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Harper

Burning Tigris: The Armenian Genocide and America's Response

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Title: Burning Tigris: The Armenian Genocide and America's Response
Author: Balakian, Peter
ISBN: 9780060198404
Publisher: Harper
Published: 2003
Binding: Book
Language: English
Condition: Used: Very Good
Clean, unmarked copy with some edge wear. Good binding. Dust jacket included if issued with one. We ship in recyclable American-made mailers. 100% money-back guarantee on all orders.

Asian History 1421431

Publisher Description:

Awarded the Raphael Lemkin Prize for the best scholarly book on genocide by the Institute for Genocide Studies at John Jay College of Criminal Justice/CUNY Graduate Center.

In this groundbreaking history of the Armenian Genocide, the critically acclaimed author of the memoir Black Dog of Fate brings us a riveting narrative of the massacres of the Armenians in the 1890s and genocide in 1915 at the hands of the Ottoman Turks. Using rarely seen archival documents and remarkable first-person accounts, Peter Balakian presents the chilling history of how the Young Turk government implemented the first modern genocide behind the cover of World War I. And in the telling, he also resurrects an extraordinary lost chapter of American history.

During the United States' ascension in the global arena at the turn of the twentieth century, America's humanitarian movement for Armenia was an important part of the rising nation's first epoch of internationalism. Intellectuals, politicians, diplomats, religious leaders, and ordinary citizens came together to try to save the Armenians. The Burning Tigris reconstructs this landmark American cause that was spearheaded by the passionate commitments and commentaries of a remarkable cast of public figures, including Julia Ward Howe, Clara Barton, Theodore Roosevelt, Woodrow Wilson, Ambassador Henry Morgenthau, Charlotte Perkins Gilman, Alice Stone Blackwell, Stephen Crane, and Ezra Pound, as well as courageous missionaries, diplomats, and relief workers who recorded their eyewitness accounts and often risked their lives in the killing fields of Armenia.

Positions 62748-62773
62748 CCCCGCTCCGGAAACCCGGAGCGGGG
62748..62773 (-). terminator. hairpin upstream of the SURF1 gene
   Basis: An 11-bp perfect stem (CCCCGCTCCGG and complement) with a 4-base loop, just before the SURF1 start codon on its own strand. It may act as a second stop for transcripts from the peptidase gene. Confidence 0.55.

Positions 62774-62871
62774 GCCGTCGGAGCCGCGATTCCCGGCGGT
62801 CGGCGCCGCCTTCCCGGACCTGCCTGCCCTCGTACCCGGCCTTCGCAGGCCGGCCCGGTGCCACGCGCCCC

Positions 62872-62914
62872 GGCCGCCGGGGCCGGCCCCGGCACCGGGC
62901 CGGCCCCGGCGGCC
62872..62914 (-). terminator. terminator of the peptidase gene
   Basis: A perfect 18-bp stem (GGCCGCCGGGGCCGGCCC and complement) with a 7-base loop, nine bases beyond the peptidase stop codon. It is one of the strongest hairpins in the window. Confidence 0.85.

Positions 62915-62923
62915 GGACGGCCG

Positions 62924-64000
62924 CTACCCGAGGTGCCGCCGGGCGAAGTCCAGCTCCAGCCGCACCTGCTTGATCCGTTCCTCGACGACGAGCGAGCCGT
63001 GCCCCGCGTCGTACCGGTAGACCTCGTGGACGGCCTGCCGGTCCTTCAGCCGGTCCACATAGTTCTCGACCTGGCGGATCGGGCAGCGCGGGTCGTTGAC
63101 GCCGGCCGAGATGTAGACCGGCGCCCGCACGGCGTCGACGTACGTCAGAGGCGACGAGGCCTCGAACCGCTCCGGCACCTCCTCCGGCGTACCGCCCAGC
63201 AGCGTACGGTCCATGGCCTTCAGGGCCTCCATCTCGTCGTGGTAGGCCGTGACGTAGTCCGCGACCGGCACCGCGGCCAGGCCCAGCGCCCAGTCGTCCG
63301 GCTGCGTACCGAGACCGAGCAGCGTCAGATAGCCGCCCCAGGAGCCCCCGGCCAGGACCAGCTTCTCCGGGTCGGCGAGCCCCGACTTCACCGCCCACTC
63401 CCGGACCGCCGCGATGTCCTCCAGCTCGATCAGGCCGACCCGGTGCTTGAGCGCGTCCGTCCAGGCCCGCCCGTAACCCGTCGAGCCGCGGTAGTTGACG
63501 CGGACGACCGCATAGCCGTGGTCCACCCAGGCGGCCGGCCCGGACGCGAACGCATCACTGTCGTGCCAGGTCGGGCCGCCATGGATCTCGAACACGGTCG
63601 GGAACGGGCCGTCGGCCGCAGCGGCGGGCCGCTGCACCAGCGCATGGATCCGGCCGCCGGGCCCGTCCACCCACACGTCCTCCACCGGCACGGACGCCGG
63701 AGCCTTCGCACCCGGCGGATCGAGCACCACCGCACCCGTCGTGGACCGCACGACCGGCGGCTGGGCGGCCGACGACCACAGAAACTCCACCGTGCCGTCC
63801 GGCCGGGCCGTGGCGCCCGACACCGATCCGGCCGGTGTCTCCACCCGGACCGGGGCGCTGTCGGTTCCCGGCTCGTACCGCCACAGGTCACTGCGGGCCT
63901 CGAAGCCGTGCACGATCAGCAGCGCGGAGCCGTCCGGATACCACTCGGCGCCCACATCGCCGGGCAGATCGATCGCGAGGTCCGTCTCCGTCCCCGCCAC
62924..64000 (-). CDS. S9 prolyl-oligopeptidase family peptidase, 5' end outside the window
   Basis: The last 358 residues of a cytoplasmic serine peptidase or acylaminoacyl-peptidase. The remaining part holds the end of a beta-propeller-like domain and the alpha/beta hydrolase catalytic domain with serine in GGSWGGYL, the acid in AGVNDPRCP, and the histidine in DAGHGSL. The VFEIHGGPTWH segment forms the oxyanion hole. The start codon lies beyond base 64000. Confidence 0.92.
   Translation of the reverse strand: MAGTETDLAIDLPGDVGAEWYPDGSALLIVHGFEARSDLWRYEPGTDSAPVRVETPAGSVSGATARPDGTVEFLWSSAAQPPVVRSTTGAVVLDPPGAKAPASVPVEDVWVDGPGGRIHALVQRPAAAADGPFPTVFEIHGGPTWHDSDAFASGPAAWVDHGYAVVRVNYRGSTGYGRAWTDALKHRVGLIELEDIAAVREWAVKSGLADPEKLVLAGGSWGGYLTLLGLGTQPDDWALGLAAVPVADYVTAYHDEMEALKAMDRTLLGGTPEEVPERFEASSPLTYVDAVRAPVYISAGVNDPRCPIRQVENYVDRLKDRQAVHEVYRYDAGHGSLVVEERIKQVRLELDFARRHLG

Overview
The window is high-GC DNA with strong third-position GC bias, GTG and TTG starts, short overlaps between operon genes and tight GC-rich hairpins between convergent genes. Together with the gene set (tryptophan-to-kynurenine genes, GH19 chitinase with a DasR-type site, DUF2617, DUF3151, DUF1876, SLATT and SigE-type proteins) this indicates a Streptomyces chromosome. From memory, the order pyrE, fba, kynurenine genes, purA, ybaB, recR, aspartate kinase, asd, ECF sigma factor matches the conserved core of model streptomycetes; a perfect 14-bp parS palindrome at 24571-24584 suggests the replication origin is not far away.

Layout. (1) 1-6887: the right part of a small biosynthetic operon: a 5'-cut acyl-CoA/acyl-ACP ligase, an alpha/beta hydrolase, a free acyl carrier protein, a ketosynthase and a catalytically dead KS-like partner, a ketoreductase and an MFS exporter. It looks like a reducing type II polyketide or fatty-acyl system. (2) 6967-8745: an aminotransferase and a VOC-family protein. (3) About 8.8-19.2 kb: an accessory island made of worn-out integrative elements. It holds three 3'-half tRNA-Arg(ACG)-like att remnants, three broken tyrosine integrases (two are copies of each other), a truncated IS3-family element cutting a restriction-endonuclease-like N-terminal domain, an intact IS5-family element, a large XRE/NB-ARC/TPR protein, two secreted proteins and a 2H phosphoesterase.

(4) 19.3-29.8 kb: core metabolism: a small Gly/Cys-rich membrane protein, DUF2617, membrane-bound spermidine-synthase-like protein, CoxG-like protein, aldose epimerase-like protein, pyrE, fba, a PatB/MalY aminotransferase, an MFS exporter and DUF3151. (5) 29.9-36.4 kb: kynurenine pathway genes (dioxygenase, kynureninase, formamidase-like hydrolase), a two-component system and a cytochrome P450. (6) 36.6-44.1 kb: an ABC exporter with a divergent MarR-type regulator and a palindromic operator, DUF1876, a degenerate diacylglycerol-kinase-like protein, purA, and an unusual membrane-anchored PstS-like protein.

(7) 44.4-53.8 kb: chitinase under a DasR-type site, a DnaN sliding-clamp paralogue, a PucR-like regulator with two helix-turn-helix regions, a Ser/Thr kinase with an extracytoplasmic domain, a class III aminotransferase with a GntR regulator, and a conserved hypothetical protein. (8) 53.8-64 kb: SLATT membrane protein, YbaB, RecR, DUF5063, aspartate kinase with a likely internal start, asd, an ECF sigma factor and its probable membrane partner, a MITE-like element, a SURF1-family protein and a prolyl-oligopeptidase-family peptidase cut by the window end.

The crisis of the "starving Armenians" was so embedded in American popular culture that, in an age when a loaf of bread cost a nickel, the American people sent more than $100 million in aid through the American Committee on Armenian Atrocities and its successor, Near East Relief. In 1915 alone, the New York Times published 145 articles about the Ar